Growth rules in Ski Country | VailDaily.com

Growth rules in Ski Country

Matt Zalaznick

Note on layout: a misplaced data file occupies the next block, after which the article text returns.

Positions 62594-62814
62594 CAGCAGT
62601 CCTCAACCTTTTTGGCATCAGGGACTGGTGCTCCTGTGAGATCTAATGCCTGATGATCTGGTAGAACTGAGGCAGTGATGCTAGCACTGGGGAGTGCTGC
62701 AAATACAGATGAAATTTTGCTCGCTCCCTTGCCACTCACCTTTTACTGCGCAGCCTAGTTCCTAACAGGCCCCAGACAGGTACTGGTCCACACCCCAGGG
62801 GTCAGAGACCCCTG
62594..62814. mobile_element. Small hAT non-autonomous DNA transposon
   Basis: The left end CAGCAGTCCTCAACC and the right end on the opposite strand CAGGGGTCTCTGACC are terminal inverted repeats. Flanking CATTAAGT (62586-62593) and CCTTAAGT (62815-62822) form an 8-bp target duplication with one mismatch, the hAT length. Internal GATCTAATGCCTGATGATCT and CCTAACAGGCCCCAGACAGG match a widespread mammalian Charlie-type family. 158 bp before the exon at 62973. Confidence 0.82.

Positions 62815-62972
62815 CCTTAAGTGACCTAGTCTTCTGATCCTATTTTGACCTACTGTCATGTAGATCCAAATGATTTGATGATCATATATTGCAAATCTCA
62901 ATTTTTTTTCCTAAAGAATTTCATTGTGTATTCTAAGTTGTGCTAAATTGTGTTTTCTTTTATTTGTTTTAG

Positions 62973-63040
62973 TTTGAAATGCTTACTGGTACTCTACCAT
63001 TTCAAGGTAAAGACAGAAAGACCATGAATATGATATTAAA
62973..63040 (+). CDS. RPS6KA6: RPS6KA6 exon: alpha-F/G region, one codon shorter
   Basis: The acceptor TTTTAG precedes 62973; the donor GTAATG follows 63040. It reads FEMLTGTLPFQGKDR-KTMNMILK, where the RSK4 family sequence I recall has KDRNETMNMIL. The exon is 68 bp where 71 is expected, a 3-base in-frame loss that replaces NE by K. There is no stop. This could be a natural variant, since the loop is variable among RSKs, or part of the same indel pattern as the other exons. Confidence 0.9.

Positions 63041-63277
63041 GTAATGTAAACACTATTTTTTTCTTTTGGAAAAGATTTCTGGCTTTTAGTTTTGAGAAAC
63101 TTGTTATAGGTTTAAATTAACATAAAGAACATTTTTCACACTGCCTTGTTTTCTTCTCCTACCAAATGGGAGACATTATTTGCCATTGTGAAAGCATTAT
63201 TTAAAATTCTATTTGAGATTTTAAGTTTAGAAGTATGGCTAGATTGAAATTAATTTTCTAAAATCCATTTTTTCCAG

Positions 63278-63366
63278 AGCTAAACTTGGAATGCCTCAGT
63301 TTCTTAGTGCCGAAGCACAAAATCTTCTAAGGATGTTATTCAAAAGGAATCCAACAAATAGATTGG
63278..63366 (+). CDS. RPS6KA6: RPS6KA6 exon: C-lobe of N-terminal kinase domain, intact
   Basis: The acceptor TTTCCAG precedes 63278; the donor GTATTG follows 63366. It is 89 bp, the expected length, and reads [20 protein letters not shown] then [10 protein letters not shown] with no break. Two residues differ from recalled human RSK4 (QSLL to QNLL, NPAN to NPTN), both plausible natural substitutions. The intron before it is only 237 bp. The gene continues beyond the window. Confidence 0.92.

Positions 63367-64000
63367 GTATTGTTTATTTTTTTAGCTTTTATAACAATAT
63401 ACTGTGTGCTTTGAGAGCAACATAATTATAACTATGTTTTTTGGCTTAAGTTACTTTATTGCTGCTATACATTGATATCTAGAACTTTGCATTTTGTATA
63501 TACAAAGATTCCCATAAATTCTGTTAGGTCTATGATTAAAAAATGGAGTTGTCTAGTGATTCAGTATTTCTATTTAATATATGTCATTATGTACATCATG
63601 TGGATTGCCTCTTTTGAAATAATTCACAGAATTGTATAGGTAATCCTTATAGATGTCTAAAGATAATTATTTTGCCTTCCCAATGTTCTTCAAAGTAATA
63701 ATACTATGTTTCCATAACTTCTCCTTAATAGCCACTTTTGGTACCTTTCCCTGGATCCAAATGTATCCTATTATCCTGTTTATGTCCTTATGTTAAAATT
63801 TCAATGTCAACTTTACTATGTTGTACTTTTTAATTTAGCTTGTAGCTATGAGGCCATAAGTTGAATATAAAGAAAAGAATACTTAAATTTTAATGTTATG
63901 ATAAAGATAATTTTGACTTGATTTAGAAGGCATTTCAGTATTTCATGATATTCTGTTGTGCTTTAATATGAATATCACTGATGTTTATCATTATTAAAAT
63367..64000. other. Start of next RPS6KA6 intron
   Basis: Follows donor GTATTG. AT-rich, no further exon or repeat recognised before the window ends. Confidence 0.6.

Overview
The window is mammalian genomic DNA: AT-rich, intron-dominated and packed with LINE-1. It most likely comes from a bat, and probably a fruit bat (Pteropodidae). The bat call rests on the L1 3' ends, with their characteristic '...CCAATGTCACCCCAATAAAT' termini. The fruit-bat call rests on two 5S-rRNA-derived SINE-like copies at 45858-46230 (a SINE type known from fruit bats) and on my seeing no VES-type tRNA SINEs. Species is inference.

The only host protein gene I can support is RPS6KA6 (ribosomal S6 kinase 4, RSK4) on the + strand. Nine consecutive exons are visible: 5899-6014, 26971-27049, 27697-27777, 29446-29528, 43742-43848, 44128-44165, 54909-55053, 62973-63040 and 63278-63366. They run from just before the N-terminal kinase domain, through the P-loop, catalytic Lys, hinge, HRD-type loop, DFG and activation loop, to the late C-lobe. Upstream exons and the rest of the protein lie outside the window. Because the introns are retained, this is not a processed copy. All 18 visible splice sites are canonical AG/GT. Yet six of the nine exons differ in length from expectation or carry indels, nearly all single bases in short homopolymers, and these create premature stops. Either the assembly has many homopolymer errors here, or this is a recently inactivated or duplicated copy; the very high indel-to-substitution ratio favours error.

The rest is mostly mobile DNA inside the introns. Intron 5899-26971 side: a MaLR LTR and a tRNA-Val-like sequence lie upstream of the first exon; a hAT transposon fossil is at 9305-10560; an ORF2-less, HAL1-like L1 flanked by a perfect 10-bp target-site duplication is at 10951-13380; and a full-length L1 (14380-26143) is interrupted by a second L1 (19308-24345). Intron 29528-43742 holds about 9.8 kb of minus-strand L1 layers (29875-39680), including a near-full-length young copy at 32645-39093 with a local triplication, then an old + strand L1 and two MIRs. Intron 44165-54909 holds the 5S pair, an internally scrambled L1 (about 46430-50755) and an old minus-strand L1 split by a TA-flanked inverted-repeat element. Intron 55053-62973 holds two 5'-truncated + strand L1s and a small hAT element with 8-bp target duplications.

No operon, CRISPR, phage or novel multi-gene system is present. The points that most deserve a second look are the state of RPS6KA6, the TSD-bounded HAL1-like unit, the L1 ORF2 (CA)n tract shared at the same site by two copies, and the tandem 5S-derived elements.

Hitting the brakes on growth in ski country is a concept driven by good intentions. But the proposed, nine-month ban on subdivisions in Eagle County ignores reality to the point of being a silly waste of time. Growth will be an irresistible force in Eagle County as long as the big ski mountains in Vail and Beaver Creek open for business every winter. Growth will be an irresistible force as long as those ski mountains are owned by a public corporation with money-mad shareholders for whom even maximum profit isn’t enough. Growth will be an irresistible force as long as Vail Resorts keeps amplifying its marketing and advertising campaigns, trying to lure ever more skiers to the world-famous Back Bowls and ever more tourists to the duck races in the summertime. Growth will be an irresistible force until Vail decides it doesn’t have to be No. 1 in SKI magazine’s resort rankings, until it decides No. 26 is OK. Growth will be an irresistible force for as long as it takes Vail Resorts to realize its dream of carving a Bavarian-style Disney World for the upper-class out of the national forest. A happier, shinier, snowier Disney World (with heated streets to melt the snow) means more time-shares and world-class hotels and restaurants and ice-skating rinks; which means more people to work at the time-shares and world-class hotels and restaurants and ice-skating rinks; which means homes for these people to live in and Wal-Marts where they can buy affordable groceries, shower curtains and car parts; which means sales taxes to pay the folks that plow their streets and police their neighborhoods and educate their children; which means places for the snowplow drivers, police officers and teacher to live and buy cheap groceries. So is the suburbanization of the Vail Valley all Vail Resorts’ fault? Absolutely not. This is not just a tourist town. It’s a tourist empire. So growth can be blamed on everyone who lives here, from the pioneers who staked out Vail Village in the early ’60s to this year’s batch of lifties and other seasonal workers seeking the wonder of ski country. Vail, from its inception, was an investment, a money-making scheme. The original investors weren’t fun-loving party animals bankrolling a wild ski town just for kicks. And once these pioneers realized what a great thing they had, they didn’t squelch the profit potential. They went ahead and opened the Back Bowls, Beaver Creek, Bachelor Gulch, Arrowhead, Blue Sky Basin, etc., etc. And all of us who have moved here since, and filled in the meadows from Edwards to Gypsum, have gone along with it. For all the big-box evil Wal-Mart and The Home Depot have brought us, for instance, it’s hard call them horrible when you see how crowded the stores are, and it’s even harder to revile these stores considering they’ve driven prices down at their local competitors and made life a little easier for those us single-home owners. So the clunkily titled “moratorium on up-zoning” proposed by Commissioners Arn Menconi and Peter Runyon seems a frivolous exercise in self-aggrandizing bureaucracy, a way for these two smalltown politicians to think of themselves of saviors of ski country. What they’re trying to save – a pastoral ski community – hasn’t existed in these parts for decades. Try Salida. The real way to stop growth is for all of us to decide we want our lives to be a little less convenient and put a few shopping centers out of business. The real way to stop growth would be for Vail Resorts to start scaring off vacationing families. Vail, Colorado